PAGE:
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Why is it important for your organization's ESG score to reflect the sustainability narrative?




Why is it important for your organization's ESG score to accurately reflect the business and sustainability narrative?


Aligning business commitment and sustainability goals with ESG scores

Organizations may now demonstrate their dedication to sustainability through the measurement and reporting of ESG activity. There is increasing pressure on organizations to gather and publish data that appropriately reflects their ESG activity as legislation and reporting standards change. Most recently, the European Union (EU) mandated that data on the "effect of their actions on people and the earth" and "any sustainability risks they are exposed to" be disclosed by all significant organizations, whether or not they are listed on public markets. 

As organizations consider raising their ESG scores, they must make sure that the processes used to collect the data fit the organization's business narrative and that the score appropriately reflects its objectives and core values.


The market for ESG data collection and reporting is evolving


Today's businesses and investors are interested in using ESG activities as a lens through which to view strategic decision-making, emphasizing the significance of positive ESG results and scores. Studies have also indicated that increased creativity and better risk management are two aspects that contribute to the financial success of sustainability programs within organizations. Additionally, the COVID-19 pandemic and other incidents have shown that organizations with a strong ESG emphasis are less vulnerable to disruptions and have a longer-term benefit. [4]

While the E, S, and G categories are constant, there are considerable differences in the evaluation standards used by the various rating systems that provide ESG scores. Refinitiv, MSCI ESG Research, Sustainalytics, S&P, and Bloomberg ESG Data Services are notable company rating agencies. Bloomberg Law stated that the lack of consistency among the many rating systems has been "one of the main issues at the time, leaving investors and consumers alike to battle with the dependability of the ratings systems."

But there has recently been a shift in favor of more transparency and convergence. A positive development and an indication of how the market for ESG data collecting and reporting is changing are efforts to simplify data and make rating systems publicly available.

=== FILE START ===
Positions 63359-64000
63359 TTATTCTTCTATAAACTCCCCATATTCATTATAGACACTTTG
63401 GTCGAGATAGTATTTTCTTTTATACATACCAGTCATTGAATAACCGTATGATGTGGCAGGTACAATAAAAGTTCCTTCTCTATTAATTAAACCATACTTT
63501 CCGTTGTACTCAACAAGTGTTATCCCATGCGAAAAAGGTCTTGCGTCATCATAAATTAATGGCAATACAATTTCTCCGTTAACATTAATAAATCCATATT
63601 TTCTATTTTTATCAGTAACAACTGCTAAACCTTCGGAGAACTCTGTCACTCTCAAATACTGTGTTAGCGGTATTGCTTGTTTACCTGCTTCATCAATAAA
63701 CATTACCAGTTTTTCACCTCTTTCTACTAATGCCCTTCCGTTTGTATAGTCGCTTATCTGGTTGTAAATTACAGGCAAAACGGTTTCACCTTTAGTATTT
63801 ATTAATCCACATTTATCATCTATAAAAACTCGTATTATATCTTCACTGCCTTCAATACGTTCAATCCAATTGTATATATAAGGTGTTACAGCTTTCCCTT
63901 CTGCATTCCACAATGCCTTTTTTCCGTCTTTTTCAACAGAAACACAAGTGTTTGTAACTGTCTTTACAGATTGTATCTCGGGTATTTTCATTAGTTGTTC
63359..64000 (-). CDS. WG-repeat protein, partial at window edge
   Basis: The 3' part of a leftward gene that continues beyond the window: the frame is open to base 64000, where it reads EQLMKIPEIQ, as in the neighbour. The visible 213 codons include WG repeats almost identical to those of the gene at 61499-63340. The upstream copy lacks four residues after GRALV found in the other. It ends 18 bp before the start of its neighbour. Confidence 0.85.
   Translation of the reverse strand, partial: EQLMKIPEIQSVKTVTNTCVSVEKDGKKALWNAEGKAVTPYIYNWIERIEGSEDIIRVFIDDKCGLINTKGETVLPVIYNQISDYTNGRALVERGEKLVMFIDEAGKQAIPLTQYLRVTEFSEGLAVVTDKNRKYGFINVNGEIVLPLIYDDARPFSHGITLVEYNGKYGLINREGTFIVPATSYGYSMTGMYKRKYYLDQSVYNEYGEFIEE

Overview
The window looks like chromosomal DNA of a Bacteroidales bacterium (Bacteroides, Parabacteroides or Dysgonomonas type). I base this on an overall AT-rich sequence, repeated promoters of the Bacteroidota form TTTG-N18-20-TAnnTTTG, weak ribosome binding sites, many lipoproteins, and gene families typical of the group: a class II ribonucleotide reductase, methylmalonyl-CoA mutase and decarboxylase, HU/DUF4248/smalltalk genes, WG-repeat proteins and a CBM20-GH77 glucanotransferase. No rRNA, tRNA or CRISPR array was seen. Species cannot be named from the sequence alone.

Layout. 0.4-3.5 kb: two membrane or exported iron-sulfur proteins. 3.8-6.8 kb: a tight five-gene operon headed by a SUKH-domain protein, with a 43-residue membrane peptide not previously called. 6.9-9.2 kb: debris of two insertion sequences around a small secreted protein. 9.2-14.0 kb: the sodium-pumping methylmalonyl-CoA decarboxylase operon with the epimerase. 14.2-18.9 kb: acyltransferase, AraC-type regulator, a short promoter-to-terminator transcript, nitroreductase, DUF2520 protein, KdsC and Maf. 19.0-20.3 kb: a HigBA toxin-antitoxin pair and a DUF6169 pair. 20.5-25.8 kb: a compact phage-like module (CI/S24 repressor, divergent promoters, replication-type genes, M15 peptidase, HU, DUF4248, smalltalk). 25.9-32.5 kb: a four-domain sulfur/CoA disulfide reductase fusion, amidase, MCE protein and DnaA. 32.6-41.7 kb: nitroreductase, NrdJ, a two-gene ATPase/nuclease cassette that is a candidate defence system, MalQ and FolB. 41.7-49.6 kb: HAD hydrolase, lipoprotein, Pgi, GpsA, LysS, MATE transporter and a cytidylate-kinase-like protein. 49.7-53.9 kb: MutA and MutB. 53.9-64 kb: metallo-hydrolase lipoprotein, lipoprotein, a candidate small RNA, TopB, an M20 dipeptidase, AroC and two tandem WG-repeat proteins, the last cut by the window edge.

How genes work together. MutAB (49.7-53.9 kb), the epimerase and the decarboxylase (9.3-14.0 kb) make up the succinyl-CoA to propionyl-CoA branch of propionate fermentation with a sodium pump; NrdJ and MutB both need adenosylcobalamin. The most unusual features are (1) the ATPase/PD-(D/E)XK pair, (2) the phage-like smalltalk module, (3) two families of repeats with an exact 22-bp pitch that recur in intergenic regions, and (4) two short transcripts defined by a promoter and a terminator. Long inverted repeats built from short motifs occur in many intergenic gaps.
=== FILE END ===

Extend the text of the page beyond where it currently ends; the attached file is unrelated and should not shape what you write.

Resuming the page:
More businesses in the private sector are asking for advice to raise their ESG ratings.
While public firms must now include ESG disclosure in their quarterly and yearly reports, private corporations are increasingly disclosing as well. Two major elements for this surge are new rules and the desire for disclosure.

As a result, C-suite executives in private sector organizations have developed a critical interest in ESG reporting. Senior leadership is now more likely to set aside money and devote greater resources to gathering and reporting ESG data. In order to boost their ratings and make sure they have the proper core strategy in place, private sector organizations have also been compelled to ask for more assistance with ESG score reporting due to mounting market and regulatory pressure.

The way forward: Ensuring alignment between the business narrative and ESG scores

The standardization of ESG reporting must be continued in the future, along with increased organization-wide transparency and comparability.

At the rating agency level, it is crucial that ESG-scoring methodologies appropriately reflect an organization's advancement and dedication to sustainability as the relevance of ratings and scores increases. Smaller investors might not have the capacity to perform the same level of due diligence as larger institutional investors, who frequently have higher budgets to review data from several rating agencies before making investment decisions. As a result, there is an increased dependence on ESG scores, and it is crucial for rating agencies to make sure that the rankings appropriately reflect an organization's commitment and that the data is available.

Companies with low ESG ratings, those in the private sector, as well as those just starting out on their ESG journey, can gain investor and market trust by developing a strong ESG strategy and being open about their goals. The presented ESG data must accurately reflect the organization's sustainability and business strategy.

Additionally, the obligation for ESG data gathering and reporting offers ESG specialist consultants a very clear commercial potential. Such institutions can offer guidance on how to develop and operationalize ESG plans, make the proper ESG pledges, and ultimately, measure, track, and raise ESG scores over time.


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